UK car production plummeted 99.7 per cent in April as a result of the coronavirus lockdown.
The worst month for UK car production since the Second World War saw just 197 cars leave British factories – 45 for the home market and 152 exports. These were premium, luxury and sports models that had been assembled the previous month before lockdown and just needed the finishing touches added.
Unable to build cars, many manufacturers chose to instead help the NHS – the industry produced a total of 711,495 pieces of personal protective equipment during April, with some also working on high-tech ventilators for hospitals.
The figures from the Society of Motor Manufacturers and Traders (SMMT) show that the UK’s year-to-date car production is currently down 27.6 per cent, with 121,811 fewer cars built.
The UK’s 168,000 automotive manufacturing employees are now returning to work, but brands are scaling their production back up at different rates, meaning output will undoubtedly be restricted. The latest independent analysis suggests that less than one million cars will be produced in the UK this year, costing the automotive sector around £12.5 billion.
Mike Hawes, chief executive of the SMMT, said: “With the UK’s car plants mothballed in April, these figures aren’t surprising, but they do highlight the tremendous challenge the industry faces, with revenues effectively slashed to zero last month.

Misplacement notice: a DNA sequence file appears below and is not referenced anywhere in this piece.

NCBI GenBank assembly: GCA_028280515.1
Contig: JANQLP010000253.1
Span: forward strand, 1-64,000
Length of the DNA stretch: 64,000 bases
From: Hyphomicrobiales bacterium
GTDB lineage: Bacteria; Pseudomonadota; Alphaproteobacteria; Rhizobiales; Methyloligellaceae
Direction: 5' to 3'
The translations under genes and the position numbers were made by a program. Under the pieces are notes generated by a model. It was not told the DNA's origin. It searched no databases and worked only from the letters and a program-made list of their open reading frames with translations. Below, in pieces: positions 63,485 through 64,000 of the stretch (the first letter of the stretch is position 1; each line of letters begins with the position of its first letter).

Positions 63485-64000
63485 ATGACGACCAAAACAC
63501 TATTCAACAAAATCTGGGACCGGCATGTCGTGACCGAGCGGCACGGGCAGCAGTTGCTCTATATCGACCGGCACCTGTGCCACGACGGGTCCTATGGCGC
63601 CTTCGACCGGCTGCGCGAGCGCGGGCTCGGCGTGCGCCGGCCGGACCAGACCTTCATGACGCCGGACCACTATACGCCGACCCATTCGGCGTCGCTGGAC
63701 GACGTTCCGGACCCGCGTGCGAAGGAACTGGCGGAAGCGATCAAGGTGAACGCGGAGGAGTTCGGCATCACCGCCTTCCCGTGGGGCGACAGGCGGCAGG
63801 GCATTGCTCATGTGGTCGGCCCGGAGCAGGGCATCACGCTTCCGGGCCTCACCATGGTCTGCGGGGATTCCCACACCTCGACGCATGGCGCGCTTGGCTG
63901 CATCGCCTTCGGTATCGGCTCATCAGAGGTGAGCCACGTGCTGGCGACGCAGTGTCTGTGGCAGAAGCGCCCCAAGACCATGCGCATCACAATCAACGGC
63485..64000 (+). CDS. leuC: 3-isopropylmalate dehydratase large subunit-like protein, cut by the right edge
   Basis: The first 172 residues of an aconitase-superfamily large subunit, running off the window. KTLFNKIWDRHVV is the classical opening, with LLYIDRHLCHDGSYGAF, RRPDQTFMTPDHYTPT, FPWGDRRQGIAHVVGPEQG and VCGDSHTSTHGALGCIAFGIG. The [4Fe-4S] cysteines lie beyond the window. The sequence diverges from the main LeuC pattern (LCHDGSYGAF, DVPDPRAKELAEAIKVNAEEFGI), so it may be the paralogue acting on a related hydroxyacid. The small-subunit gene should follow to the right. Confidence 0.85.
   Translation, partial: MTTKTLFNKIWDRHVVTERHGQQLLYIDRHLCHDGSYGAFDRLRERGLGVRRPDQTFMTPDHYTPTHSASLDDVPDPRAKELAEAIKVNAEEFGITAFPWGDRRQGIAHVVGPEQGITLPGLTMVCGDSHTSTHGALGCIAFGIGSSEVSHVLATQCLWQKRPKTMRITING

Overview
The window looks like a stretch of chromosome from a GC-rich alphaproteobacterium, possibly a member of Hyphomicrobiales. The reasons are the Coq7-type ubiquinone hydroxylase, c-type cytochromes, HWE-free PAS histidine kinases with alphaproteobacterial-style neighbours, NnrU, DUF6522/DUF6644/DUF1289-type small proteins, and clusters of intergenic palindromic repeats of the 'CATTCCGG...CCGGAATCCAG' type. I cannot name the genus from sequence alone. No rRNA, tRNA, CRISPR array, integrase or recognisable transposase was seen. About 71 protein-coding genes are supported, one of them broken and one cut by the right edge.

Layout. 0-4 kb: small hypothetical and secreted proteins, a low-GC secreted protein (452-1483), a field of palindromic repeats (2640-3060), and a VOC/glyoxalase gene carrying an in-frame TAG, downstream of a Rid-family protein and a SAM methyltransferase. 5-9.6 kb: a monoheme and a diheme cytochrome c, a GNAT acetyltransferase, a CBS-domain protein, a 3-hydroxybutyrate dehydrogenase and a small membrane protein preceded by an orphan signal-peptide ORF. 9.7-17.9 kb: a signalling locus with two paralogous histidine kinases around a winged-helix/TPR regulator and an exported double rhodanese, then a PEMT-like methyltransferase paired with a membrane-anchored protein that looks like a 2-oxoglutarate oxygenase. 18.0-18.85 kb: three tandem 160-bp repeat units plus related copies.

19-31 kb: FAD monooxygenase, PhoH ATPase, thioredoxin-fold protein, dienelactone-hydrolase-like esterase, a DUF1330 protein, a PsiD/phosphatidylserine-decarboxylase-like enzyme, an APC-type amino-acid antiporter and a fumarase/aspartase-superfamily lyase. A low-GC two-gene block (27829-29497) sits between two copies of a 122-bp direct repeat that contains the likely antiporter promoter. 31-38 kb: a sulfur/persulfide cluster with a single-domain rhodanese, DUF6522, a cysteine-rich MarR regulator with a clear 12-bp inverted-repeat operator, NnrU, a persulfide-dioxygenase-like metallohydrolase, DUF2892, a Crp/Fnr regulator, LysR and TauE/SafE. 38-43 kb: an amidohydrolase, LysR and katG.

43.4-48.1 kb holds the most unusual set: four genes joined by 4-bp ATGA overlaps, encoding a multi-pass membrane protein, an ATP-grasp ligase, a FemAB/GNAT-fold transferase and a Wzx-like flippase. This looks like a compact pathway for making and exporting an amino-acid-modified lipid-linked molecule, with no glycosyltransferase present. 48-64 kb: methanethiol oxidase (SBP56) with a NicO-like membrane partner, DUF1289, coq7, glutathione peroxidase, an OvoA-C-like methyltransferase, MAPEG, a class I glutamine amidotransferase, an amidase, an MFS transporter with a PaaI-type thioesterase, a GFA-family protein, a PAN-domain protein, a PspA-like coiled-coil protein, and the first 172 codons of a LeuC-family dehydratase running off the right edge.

“Manufacturers are starting to emerge from prolonged shutdown into a very uncertain world and ramping up production will be a gradual process, so we need [the] Government to work with us to accelerate this fundamentally strong sector’s recovery, stimulate investment and safeguard jobs.
“Support to get all businesses through this short-term turmoil will ensure the UK’s many globally-renowned brands can continue to make the products that remain so desirable to consumers the world over and, in turn, help deliver long-term prosperity for Britain.”
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